Modernism in Architecture: An Evolution in Design
Modernism in Architecture: An Evolution in Design
Most scholars trace the roots of modern architecture to around 1850, when the period marking the Industrial Revolution (around 1760-1840) had ended. Human societies were already enjoying the fruits of the mechanisation process, and numerous industries were thriving.
People flocked to the cities or urban centres in search of livelihood even as the machine began taking over manual labour. The rising urban populations and the widespread use of coal led to a host of problems including pollution, poverty and overcrowding in cities.
This provided the backdrop or the environment within which the modernist movement grew. Modernism pervaded both philosophy and art, so architecture was no exception. Through modernism, architects of that period used their designs as vehicles of expression.
Most of them felt that architecture failed the people by not meeting their needs in terms of their habitat. To address this concern, modernist architects proposed that through the application of new design features, they could provide liveable spaces for people.
Principles of modernism in architecture
Although modernism began in Europe, particularly in France, Great Britain, Belgium, Austria and Germany, it gradually spread to other countries like the United States and Canada. The characteristics of the modern architectural movement were a direct response to the ill effects of accelerated industrialisation and the sweeping social changes that followed.
So, in contrast to the traditional architectural styles that tended to be ornate and decorative, modernism was a conscious rejection of the old ideas, designs and styles. Instead, the emphasis was on simple lines, functionality and rationality. The aesthetic of modern buildings can be seen in the use of plain geometric or angular shapes, flat roofs, and functional open interior spaces.
Modernism also made use of new materials that were lighter and stronger, such as reinforced concrete, cast iron and plate glass. With these new materials, modernist architects were able to build taller structures that were also sturdier.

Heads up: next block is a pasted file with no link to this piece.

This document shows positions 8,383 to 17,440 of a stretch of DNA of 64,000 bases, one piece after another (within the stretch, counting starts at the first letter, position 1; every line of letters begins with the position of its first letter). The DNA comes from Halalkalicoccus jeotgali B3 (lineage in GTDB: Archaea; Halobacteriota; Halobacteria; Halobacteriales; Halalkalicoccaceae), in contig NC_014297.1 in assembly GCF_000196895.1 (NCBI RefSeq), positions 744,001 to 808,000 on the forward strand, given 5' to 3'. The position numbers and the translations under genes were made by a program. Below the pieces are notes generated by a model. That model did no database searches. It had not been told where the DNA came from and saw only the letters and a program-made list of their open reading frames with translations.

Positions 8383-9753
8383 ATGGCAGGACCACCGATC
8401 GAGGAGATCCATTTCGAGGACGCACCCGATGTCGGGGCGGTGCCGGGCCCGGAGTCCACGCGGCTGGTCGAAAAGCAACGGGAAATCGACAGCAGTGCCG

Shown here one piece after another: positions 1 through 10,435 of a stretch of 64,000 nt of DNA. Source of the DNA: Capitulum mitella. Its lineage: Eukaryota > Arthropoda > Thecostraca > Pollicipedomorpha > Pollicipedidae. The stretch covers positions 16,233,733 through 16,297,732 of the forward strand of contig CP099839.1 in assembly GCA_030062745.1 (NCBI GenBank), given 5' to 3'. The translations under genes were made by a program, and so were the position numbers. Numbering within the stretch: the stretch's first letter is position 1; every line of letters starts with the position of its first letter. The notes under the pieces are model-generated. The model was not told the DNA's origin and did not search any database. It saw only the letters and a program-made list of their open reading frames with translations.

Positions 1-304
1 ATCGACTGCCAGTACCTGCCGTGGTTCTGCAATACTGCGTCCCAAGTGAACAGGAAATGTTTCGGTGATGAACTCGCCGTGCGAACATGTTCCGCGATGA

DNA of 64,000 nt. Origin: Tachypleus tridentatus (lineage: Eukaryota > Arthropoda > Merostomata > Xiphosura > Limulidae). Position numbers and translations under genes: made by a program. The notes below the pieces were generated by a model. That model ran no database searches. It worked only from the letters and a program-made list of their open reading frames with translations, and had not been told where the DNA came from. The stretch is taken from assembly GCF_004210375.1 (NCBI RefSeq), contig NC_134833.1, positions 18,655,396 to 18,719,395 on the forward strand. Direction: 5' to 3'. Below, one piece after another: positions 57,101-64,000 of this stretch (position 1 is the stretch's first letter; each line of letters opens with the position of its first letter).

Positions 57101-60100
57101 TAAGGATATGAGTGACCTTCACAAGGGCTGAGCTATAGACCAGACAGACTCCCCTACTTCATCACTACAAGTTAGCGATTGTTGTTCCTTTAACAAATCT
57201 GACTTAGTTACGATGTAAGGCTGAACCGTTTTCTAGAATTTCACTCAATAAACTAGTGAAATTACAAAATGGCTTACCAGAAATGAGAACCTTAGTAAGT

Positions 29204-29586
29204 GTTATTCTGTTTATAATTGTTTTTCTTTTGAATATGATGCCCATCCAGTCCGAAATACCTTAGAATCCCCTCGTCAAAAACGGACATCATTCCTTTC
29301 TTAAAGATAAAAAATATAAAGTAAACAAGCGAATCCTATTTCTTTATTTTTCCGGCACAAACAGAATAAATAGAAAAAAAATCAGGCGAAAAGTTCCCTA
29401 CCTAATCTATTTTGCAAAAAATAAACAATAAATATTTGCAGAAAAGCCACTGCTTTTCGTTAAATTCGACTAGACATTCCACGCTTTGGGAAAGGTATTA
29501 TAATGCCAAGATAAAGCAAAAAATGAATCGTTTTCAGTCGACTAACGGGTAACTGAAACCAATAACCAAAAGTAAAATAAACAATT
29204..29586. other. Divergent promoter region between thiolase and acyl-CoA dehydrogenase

The innovation in technology and materials for building construction eventually led to the making of the first-ever steel-framed skyscraper. The ten-storey Home Insurance Building located in Chicago was built in 1884 by William Le Baron Jenney. Another notable modern edifice that was then the tallest structure in the world was the Eiffel Tower in Paris, unveiled during the 1889 Paris Universal Exposition.
Moreover, development of new materials and improvements in building techniques drove the movement further away from the prevalent neoclassical and eclectic models dominating European and American architecture in the late 19th century, including eclecticism, Victorian and Edwardian architecture.
Charles-Édouard Jeanneret, better known as ‘Le Corbusier,’ is one of the pioneers of what is now known as modern architecture. According to the Swiss-French architect and designer, 'a house is a machine for living in,’ meaning a well-designed building has a pure form that is functional, just like a machine.
The same thought was held by early modernist architect Adolf Loos, who believed it to be a crime to waste money, labour and materials. To the modernist ethic, ornament is useless or has no place and value in modern society.
The founder of the famous Bauhaus design school, Walter Gropius, was the first to use modernist architectural features like the glass curtain wall in the Fagus Factory (1911). Frank Lloyd Wright, who disliked being labelled or associated with a specific design movement and was a proponent of organic architecture, was another influential figure of the movement.
Famous modern buildings
Aside from the Eiffel Tower and Home Insurance Building, modernist architects have produced several iconic buildings that best exemplify the characteristics of modern architecture. These include:
World Trade Centre in New York: Designed by Minoru Yamasaki of Japan, the WTC was built between 1966 and 1971. It was built using steel frames and featured curtain walls and concrete slab on steel truss joist construction.
BT Tower (aka the GPO Tower, Post Office Tower and Telecom Tower) in London: The BT Tower, which featured aerial rigging, was designed by Eric Bedford and completed in 1964.
United Nations HQ in New York: The towering UN headquarters was designed and built by Oscar Niemeyer and company in 1952.
The Louvre Pyramid in Paris: The large metal frame and glass pyramid of the Louvre was designed by I. M. Pei and finished in 1989.
Sydney Opera House: The controversial building, which features precast concrete panels supported by precast concrete ribs, was designed by Jorn Utzon and opened in 1973.
Today, even with the advent of new design trends, modernism remains to be a major influence in architecture and design.
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